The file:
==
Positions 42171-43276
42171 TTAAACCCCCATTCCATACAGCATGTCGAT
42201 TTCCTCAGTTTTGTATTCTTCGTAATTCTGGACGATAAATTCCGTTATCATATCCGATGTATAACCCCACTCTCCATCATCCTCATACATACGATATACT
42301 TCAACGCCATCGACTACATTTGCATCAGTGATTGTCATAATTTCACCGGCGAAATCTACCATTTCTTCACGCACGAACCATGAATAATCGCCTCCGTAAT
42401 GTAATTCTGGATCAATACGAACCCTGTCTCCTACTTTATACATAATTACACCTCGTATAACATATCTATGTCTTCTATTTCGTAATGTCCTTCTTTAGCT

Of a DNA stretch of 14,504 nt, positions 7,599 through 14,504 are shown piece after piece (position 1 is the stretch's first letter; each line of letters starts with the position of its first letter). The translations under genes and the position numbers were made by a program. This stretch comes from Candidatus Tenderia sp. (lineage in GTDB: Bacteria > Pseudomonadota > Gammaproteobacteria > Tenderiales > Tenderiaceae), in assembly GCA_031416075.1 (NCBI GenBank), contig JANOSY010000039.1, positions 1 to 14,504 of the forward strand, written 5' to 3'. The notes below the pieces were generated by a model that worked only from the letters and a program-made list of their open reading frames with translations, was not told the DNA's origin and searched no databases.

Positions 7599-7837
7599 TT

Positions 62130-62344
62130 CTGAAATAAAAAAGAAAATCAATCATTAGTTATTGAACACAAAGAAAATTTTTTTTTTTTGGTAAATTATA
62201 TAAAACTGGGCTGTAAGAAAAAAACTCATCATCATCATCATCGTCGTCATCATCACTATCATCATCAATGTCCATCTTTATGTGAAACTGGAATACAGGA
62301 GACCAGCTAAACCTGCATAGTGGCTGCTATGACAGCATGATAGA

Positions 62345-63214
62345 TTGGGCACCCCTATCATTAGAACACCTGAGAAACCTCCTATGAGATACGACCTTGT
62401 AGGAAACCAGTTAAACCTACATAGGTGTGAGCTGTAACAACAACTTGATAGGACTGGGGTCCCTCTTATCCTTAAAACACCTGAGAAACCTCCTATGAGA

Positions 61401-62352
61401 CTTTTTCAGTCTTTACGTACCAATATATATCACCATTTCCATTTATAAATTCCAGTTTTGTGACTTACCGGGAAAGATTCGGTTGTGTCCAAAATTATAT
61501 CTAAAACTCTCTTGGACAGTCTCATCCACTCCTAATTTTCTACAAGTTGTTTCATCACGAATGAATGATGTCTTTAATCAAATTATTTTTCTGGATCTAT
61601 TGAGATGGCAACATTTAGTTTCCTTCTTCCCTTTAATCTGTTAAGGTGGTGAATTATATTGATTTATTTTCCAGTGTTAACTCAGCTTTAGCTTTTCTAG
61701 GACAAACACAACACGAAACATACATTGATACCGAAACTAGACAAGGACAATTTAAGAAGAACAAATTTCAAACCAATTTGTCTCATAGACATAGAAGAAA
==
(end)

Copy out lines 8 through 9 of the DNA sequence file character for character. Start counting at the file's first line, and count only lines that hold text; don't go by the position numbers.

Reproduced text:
7599 TT

Positions 62130-62344